25/09/2009

IVth Games of the Francophonie in Beirut

(Press review – week from September 21 to 25, 2009)

Sunday the Sixth games of the Francophonie will be launched and will take place this year in Beirut from September 27 to October 6. The website of Games(http://jeux.francophonie.org/ ) announce the participation of more than 3,000 nationals of over 70 French-speaking countries. Established in 1987 and held every four years, the Games of the Francophonie combine in an original way sports competitions and cultural events with the French language in common.

The Euromed countries belonging to the Francophonie are: Belgium, Egypt, France, Greece, Lebanon, Luxembourg, Morocco, Mauritania, Monaco, Switzerland and Tunisia.

The absence of Algeria is remarkable. On his blogGilbert Grandguillaume, author of « Francophonie et Globalisation” explains this absence with the ambivalence that the French language representents in this country regarding identity, social, political and cultural aspects. In the ninth Summit of the Francophonie in Beirut in 2002, President Bouteflika, personally invited by the Lebanese President, delivered a speech on the opening of Algeria to the outside world, but this approach was not accompanied by accession of the country to the organization. The Algerian opinion seems not yet ready to accept it.

As detailed on the website, the objectives of the Games are multiple: « to contribute to promoting peace and development through meetings and exchanges between young Francophone ; to enable rapprochement of Francophone countries and constitute a factor boosting their youth to contribute to international solidarity in respect of gender equality, to raise awareness about the originality of the French speaking culture in all its diversity and develop artistic exchanges between francophone countries, to promote the emergence of francophone artistic talent on the international art scene, to help to prepare the French sport for participation in other major sports events; to contribute to promote the French language”.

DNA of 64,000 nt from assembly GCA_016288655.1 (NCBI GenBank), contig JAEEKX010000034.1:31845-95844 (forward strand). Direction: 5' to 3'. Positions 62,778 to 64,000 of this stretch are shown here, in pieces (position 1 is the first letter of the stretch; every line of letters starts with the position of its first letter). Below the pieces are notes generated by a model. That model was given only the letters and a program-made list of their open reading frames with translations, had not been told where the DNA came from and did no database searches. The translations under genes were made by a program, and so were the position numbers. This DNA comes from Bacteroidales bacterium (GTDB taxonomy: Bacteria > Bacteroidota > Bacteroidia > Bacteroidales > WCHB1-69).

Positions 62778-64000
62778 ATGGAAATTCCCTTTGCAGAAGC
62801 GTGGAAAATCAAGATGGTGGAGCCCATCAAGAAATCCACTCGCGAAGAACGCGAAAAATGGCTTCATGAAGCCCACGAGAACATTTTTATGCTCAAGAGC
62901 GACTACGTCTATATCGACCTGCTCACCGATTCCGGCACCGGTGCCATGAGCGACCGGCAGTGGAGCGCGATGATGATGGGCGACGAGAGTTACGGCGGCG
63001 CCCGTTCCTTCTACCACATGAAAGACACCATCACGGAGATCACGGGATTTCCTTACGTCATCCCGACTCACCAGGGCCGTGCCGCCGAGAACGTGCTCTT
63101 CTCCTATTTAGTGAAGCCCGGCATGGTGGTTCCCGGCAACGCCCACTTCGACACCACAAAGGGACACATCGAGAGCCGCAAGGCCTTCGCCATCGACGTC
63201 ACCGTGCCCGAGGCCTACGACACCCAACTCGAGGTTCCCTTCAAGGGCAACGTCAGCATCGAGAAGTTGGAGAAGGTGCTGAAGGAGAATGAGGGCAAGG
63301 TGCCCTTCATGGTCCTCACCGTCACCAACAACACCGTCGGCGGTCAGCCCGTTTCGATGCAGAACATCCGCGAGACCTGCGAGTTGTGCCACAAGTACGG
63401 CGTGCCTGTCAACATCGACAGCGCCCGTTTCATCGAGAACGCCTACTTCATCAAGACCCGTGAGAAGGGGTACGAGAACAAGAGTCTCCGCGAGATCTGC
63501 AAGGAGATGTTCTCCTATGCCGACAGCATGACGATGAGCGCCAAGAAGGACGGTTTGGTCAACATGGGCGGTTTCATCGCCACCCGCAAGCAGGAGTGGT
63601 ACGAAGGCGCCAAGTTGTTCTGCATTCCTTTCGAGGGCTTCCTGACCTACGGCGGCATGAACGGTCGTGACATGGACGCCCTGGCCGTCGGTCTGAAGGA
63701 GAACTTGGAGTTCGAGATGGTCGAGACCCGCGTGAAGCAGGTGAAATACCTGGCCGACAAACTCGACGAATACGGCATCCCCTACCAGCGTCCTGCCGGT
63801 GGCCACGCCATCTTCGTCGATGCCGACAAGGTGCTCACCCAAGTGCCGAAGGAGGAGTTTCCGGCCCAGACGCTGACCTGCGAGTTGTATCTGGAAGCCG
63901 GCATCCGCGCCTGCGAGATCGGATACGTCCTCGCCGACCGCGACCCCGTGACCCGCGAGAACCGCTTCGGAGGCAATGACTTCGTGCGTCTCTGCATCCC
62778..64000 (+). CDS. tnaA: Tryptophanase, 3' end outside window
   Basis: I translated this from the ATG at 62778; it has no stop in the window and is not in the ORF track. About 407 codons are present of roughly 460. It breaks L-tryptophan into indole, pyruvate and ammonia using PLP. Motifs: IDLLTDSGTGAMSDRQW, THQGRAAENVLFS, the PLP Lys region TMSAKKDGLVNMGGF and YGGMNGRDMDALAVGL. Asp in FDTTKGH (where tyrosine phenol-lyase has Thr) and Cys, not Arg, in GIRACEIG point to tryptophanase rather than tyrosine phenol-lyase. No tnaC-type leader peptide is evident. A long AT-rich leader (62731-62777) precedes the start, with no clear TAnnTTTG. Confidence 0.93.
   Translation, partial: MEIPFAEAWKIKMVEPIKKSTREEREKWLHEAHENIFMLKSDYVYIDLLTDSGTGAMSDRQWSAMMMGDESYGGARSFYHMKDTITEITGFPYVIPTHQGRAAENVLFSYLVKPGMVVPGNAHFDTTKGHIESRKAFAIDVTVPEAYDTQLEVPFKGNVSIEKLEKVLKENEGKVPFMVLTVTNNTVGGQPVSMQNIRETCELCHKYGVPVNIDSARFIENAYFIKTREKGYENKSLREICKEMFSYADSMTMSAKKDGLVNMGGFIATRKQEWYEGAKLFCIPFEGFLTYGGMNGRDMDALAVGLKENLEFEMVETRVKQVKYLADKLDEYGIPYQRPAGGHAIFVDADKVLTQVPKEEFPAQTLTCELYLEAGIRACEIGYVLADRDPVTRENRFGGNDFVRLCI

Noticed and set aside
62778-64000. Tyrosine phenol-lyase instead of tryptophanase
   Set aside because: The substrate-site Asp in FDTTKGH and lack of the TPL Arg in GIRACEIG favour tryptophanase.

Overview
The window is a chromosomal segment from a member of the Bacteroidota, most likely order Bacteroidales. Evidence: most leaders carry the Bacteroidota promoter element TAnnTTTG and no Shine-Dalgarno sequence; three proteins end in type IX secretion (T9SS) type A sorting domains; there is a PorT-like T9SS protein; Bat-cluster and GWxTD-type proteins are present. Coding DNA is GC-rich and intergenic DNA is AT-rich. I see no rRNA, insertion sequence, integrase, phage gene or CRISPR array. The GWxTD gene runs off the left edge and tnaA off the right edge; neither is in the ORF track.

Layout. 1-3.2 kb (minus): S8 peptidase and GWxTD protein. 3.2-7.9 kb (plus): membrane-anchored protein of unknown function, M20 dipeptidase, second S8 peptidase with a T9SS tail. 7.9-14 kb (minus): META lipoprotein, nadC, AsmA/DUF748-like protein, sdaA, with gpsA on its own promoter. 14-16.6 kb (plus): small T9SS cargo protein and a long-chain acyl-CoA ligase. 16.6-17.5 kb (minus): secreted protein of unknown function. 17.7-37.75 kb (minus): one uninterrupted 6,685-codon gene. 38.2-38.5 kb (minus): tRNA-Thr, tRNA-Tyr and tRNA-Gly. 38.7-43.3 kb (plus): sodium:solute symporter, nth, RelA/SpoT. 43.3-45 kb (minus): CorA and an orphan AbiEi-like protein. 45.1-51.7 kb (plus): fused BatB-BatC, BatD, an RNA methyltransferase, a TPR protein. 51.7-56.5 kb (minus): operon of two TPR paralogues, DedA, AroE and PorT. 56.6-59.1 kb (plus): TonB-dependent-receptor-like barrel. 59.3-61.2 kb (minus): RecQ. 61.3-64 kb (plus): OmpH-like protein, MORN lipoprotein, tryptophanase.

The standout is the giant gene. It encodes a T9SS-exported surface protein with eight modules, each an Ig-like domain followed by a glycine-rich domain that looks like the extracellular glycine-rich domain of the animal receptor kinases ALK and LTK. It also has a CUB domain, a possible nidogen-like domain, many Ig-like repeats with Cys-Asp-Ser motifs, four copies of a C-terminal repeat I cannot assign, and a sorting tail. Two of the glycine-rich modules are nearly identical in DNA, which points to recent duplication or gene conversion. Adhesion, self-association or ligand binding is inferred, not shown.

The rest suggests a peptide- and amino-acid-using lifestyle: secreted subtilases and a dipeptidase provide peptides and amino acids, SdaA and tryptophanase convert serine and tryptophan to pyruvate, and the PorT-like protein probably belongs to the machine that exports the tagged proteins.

The media coverage of the Games is on the other hand uneven among the participating countries. So if the Libanese l’Orient le Jour or the Moroccan Le Matin devoted several articles to the Games this week, the Belgian French speaking dailies La Libre Belgique andLe Soir, the French-Swiss dailies Le Temps and La Tribune de Genève and the French dailies Le MondeLe Figaro and Libération spoke little or not at all about it. Perhaps the European dailies will announce the event in their weekend editions, but we may nevertheless notice a low interest for the event.

The information website Swissinfo.ch analyses this lack of visibility of the Games of the Francophonie. It underlines the fact that « unlike the Commonwealth Games, their Anglo-Saxon equivalent, whose first edition appeared in 1930, the Games of the Francophonie have never managed to conquer the heart of the general public. Result: the leading athletes or performers often show little interest in participating”. The responsibility for this « anonymity » of the Games of the Francophonie is to attribute to the francophone countries and more specifically to their national sports federations and cultural committees. The news website notes that they use more games « to give young and little known athletes the opportunity to take their first steps at international level ». However this it is not all bad because according to Julien Fivaz, senior specialist in long jump, « the level is not so bad. It’s always interesting for the charts to win a medal in international competition. And then, the atmosphere is more relaxed than in other major events. It is also an opportunity to discover other cultures, particularly through the evenings and musical performances.  »

Despite a lack of visibility, the Games of the Francophonie is a valuable and colorful event which deserves to be promoted.